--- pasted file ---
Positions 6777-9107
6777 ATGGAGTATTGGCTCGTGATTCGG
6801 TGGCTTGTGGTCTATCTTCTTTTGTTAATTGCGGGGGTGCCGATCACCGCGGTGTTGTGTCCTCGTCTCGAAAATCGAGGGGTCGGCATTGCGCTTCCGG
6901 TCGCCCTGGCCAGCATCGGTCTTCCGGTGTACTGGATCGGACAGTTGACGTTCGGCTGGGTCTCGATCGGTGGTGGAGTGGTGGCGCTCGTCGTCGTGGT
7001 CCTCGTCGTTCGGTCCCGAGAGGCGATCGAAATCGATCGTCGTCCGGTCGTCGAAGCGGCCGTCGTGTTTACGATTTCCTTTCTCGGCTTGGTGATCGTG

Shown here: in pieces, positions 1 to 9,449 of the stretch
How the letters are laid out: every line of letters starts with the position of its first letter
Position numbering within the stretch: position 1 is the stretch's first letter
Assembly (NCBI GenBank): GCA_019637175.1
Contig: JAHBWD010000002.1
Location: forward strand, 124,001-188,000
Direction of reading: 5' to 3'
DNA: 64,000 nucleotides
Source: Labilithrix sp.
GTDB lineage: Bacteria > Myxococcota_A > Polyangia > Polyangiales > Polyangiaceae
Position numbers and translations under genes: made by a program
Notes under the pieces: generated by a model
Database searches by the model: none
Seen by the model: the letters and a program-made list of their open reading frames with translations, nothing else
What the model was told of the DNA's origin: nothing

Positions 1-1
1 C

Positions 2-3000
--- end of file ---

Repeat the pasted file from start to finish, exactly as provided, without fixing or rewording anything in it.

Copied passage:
Positions 6777-9107
6777 ATGGAGTATTGGCTCGTGATTCGG
6801 TGGCTTGTGGTCTATCTTCTTTTGTTAATTGCGGGGGTGCCGATCACCGCGGTGTTGTGTCCTCGTCTCGAAAATCGAGGGGTCGGCATTGCGCTTCCGG
6901 TCGCCCTGGCCAGCATCGGTCTTCCGGTGTACTGGATCGGACAGTTGACGTTCGGCTGGGTCTCGATCGGTGGTGGAGTGGTGGCGCTCGTCGTCGTGGT
7001 CCTCGTCGTTCGGTCCCGAGAGGCGATCGAAATCGATCGTCGTCCGGTCGTCGAAGCGGCCGTCGTGTTTACGATTTCCTTTCTCGGCTTGGTGATCGTG

Shown here: in pieces, positions 1 to 9,449 of the stretch
How the letters are laid out: every line of letters starts with the position of its first letter
Position numbering within the stretch: position 1 is the stretch's first letter
Assembly (NCBI GenBank): GCA_019637175.1
Contig: JAHBWD010000002.1
Location: forward strand, 124,001-188,000
Direction of reading: 5' to 3'
DNA: 64,000 nucleotides
Source: Labilithrix sp.
GTDB lineage: Bacteria > Myxococcota_A > Polyangia > Polyangiales > Polyangiaceae
Position numbers and translations under genes: made by a program
Notes under the pieces: generated by a model
Database searches by the model: none
Seen by the model: the letters and a program-made list of their open reading frames with translations, nothing else
What the model was told of the DNA's origin: nothing

Positions 1-1
1 C

Positions 2-3000